Understanding How To Enjoy Wines
Wednesday - January 27, 2010
“Do you understand the wine?” is what I was asked after I made a strange face when tasting a wine. I used to hate when people asked me that. The question seemed so condescending. It’s as if someone is so unintelligent as not to be able to “understand” a wine.
How does one really come to “understand” a wine? Can it come from reading a brochure or textbook? Do you have to visit the winery and the vineyard? Or is understanding a wine the same as liking it?
Understanding comes from education and experience. And wine is no exception. I am still as passionate about learning new things about wine and about new wines as I was the first day I tasted a wine that made me go “Wow!” I think it was a glass of German Riesling. I read as much as I possibly can about wines in textbooks and magazines alike. (I recommend Decanter magazine.) And I love when you readers send me links to interesting articles from the Web, too. This passion for learning is also why I travel, even for vacation, to classical wine-growing areas - not to mention the great food.
You can read about a wine until you are blue in the face and not know what the wine tastes like. In addition, you might think you know everything about the wine until you actually visit the vineyard and the winery from which it came. The smells, soils and origins that you experience when you visit are what give wine its identity and its context. Like art, wine needs context in order to understand it. Price and place add to the context.
Understanding also engenders appreciation.
Appreciation for something is almost never blind. It requires the context, the knowledge and the experience from which to extract the beauty - or lack thereof - a wine can express.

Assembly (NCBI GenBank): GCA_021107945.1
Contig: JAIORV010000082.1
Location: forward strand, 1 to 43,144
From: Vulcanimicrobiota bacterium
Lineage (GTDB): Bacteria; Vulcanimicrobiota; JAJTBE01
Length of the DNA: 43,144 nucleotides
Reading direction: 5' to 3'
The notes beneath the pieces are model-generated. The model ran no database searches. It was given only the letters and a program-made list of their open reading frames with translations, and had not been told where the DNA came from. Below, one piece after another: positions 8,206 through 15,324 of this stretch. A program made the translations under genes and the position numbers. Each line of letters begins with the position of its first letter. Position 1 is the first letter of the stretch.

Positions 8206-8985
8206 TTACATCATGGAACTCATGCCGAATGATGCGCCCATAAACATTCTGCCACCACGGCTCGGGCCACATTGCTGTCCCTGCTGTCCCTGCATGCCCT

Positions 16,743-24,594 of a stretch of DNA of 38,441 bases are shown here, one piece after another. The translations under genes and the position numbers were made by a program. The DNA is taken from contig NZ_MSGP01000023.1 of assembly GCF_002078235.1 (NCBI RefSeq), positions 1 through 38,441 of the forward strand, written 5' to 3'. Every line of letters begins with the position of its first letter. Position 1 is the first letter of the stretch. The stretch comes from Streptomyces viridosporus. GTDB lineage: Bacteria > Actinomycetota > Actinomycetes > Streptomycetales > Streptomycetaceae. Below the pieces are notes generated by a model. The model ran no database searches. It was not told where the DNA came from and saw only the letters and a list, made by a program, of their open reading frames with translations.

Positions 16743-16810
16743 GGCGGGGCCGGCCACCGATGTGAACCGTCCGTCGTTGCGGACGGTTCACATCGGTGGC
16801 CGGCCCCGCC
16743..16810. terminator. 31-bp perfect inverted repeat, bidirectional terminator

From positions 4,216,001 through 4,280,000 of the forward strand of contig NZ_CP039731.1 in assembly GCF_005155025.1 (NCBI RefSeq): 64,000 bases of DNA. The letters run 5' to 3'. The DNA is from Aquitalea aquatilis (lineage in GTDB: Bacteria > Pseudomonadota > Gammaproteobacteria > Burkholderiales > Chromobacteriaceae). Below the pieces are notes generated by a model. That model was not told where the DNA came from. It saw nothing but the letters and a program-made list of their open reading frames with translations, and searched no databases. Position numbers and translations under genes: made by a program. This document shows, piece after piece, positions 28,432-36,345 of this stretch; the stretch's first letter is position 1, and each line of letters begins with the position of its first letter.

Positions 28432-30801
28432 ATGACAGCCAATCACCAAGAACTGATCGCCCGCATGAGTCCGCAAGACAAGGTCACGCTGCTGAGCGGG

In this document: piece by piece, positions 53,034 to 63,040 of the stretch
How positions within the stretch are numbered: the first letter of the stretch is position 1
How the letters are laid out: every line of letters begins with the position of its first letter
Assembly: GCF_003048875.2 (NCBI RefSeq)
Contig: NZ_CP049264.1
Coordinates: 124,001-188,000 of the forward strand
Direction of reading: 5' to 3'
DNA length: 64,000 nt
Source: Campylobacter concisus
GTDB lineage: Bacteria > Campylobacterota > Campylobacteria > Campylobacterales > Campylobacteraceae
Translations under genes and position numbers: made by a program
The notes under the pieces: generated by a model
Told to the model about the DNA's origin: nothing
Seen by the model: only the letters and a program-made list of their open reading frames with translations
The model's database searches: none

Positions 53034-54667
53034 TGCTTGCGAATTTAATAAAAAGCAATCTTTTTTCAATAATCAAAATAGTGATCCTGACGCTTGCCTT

Wine is a form of communication. It can communicate a vineyard, a winemaker and even a philosophy. Some wines are more eloquent than others. The appreciation can result in positive or negative feelings. Do you like it or not? Is it your type of wine? That is the final question in the end, and it’s the question that some wine snobs fail to ask.
Some wine geeks can understand everything under the sun about wine, yet when asked which their favorite wine is, they hem and haw about what they are eating or the time of day. Don’t give me the “understanding” and “appreciating” all types of wines mumbo jumbo. If you truly understand each type of wine, you would understand even more clearly why some are better than others and it would be easy for you to choose your favorite.
So some wines are easier to understand than others. Understanding a wine helps you enjoy it to its fullest potential but does not prevent you from enjoying it in the least. The first reason for wine is to be enjoyable. And if you enjoy it, well, I can understand that.
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